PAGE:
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Lopinavir + ritonavir versus standard of care: Time to virological cure

Although there was no difference in terms of “virological cure on days 7–10,” when the treatment effect was measured in terms of “time to virological cure,” treatment with L/R was associated with a shorter “time to virological cure” (MD: −3.272 (−6.090 to −0.454)). However, heterogeneity among the included studies was high (I2 = 68.58%) [Figure 6].
Figure 6: Lopinavir + ritonavir versus standard of care: Time to virological cure

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Meta-regression analysis to evaluate the causes of high heterogeneity in “time to virological cure”

As heterogeneity was high among the included studies (I2 = 68.58%), we tried to explain the heterogeneity with the help of meta-regression. As male sex,[46] age,[37] time from disease onset to treatment initiation,[37] severity of disease, and use of corticosteroids[47] are already reported to prolong the viral shredding, we intended to evaluate the effect of these covariates on the overall result and their contribution to the heterogeneity. However, the number of studies was too less (n = 3) and data were not available for most of the covariates. Hence, as meta-regression was carried out with only variable “difference in percentage of male sex LR-SOC/control,” this variable could not explain the high heterogeneity among the included studies [Figure 7] and [Table 2].
Figure 7: Result of meta-regression (variable percentage difference in male sex lopinavir + ritonavir-standard of care)

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Table 2: Result of meta-regression (variable percentage difference in male sex lopinavir + ritonavir-standard of care)

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Lopinavir + ritonavir versus standard of care: Safety

L/R combination was associated with higher incidence of diarrhea (2 studies, OR: 11.44; 95% CI 1.45–90.21, I2 = 0%, fixed effect); however, no difference was seen in terms of other adverse effects, e.g., loss of appetite (2 studies, OR: 5.97; 95% CI: 0.71–49.96, I2 = 0%, fixed effect), elevation of Alanine aminotransferase (ALT) (5 studies, OR: 0.53; 95% CI: 0.21–1.36, I2 = 0%, fixed effect), elevation of Aspartate aminotransferase (AST) (5 studies, OR: 0.92; 95% CI: 0.52–1.63, I2 = 0%, fixed effect), and occurrence of serious adverse effect (2 studies, OR: 0.55; 95% CI: 0.29–1.04, I2 = 0%, fixed effect) [Supplementary Figure 2 [Additional file 3]].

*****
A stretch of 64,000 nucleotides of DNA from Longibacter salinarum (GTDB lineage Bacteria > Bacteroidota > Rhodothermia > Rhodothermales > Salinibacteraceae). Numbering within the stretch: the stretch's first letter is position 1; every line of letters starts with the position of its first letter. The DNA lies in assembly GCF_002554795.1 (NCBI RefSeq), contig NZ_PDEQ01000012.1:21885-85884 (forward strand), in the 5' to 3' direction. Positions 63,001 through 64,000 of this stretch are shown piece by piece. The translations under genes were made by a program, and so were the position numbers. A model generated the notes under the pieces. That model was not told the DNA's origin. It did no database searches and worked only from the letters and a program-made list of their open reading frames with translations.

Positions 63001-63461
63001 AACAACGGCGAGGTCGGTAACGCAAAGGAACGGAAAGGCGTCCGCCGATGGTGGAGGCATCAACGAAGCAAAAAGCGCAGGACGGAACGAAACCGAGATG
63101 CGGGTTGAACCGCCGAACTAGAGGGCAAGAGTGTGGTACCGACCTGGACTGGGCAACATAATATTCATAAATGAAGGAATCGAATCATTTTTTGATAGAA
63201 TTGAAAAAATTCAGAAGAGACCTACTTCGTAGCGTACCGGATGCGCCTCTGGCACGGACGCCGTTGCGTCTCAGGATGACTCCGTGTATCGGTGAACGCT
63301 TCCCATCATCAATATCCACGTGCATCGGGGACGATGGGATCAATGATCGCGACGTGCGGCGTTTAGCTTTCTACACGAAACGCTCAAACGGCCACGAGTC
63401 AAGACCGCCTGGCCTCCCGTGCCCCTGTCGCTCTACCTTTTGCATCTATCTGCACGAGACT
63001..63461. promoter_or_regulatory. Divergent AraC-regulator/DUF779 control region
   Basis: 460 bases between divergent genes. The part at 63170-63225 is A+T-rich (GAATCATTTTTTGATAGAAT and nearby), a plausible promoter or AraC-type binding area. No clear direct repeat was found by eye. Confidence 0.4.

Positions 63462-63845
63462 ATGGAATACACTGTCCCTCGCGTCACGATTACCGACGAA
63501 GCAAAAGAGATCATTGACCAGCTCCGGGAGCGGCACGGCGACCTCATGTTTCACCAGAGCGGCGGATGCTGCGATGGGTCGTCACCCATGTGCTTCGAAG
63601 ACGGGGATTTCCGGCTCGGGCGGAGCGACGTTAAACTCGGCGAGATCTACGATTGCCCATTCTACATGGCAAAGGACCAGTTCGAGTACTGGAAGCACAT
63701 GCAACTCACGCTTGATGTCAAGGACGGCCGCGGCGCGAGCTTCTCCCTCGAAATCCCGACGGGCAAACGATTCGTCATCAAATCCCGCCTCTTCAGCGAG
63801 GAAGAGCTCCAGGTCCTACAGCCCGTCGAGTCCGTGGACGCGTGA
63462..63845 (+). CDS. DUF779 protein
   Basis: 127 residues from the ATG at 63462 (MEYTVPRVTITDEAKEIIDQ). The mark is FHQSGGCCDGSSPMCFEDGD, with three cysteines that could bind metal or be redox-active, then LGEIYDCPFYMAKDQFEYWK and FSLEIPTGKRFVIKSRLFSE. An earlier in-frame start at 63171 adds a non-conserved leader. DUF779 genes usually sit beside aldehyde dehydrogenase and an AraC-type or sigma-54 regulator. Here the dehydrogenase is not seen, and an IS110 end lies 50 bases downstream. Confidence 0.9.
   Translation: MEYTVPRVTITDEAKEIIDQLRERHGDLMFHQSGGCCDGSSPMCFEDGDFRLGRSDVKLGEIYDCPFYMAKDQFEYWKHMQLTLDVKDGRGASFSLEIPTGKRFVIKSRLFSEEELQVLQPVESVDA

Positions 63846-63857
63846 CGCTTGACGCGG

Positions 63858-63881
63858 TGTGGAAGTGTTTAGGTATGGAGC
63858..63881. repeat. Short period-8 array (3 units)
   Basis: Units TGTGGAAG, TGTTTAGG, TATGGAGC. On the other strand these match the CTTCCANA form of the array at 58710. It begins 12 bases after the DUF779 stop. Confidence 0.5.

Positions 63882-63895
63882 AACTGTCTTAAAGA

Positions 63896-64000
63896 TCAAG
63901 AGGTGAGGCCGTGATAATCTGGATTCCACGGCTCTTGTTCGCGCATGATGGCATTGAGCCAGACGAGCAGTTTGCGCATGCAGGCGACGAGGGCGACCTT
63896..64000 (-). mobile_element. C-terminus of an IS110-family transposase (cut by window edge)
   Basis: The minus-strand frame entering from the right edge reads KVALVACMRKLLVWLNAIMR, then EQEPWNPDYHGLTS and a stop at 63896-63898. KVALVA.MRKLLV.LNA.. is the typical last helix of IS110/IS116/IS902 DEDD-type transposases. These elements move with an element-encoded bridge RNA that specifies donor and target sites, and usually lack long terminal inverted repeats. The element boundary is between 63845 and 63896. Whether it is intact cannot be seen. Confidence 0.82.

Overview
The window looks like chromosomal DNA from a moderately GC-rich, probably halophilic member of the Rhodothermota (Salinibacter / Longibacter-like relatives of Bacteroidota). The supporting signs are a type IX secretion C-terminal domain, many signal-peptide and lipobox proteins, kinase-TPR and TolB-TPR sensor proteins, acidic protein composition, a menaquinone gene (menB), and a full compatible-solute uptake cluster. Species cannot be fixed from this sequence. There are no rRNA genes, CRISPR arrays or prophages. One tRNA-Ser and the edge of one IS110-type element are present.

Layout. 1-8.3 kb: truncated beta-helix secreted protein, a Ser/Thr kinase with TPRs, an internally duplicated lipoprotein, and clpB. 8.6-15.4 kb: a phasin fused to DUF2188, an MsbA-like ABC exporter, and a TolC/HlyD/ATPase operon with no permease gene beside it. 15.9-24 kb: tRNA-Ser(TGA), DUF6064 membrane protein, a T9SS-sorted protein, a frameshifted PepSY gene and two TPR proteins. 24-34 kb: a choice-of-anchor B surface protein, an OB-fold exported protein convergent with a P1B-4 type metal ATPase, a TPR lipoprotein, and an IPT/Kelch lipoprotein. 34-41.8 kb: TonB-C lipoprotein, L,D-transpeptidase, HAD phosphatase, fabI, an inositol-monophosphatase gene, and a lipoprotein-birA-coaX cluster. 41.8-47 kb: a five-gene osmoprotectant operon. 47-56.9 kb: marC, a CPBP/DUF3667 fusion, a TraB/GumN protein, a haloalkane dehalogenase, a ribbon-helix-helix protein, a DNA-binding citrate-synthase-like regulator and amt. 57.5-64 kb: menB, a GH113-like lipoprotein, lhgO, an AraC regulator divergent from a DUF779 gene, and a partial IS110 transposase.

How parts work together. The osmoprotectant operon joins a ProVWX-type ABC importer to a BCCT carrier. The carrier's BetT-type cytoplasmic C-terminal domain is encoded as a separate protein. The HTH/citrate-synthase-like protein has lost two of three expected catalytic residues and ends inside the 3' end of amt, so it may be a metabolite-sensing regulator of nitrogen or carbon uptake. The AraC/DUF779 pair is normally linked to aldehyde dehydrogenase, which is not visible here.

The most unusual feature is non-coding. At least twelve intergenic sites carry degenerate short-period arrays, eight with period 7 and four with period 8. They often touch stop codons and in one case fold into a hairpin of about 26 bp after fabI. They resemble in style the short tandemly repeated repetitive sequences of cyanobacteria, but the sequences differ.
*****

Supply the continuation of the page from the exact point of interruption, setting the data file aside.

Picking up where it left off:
Other adverse effects that are reported in both the arms with no difference in between were occurrence of thrombocytopenia, prolonged QT, sleep disturbance, neutropenia, rash, leukopenia, lymphopenia, anemia, and abdominal discomfort. However, the incidence of nausea, vomiting, and increased bilirubin was higher in the L/R group as compared to the standard treatment group (single study[32]).

Lopinavir + ritonavir versus hydroxychloroquine: Efficacy and safety evaluation

A total of three studies[39],[42],[43] reported comparative efficacy and safety of L/R versus hydroxychloroquine (HCQ).

Lopinavir + ritonavir versus hydroxychloroquine: Virological cure

No difference was observed between the L/R and HCQ group in terms of number of patients showing “virological cure” (three studies, OR: 2.266 (0.964–5.329), I2 = 0%) [Figure 8].
Figure 8: Lopinavir + ritonavir versus hydroxychloroquine: Virological cure

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Lopinavir + ritonavir versus hydroxychloroquine: Time to virological cure: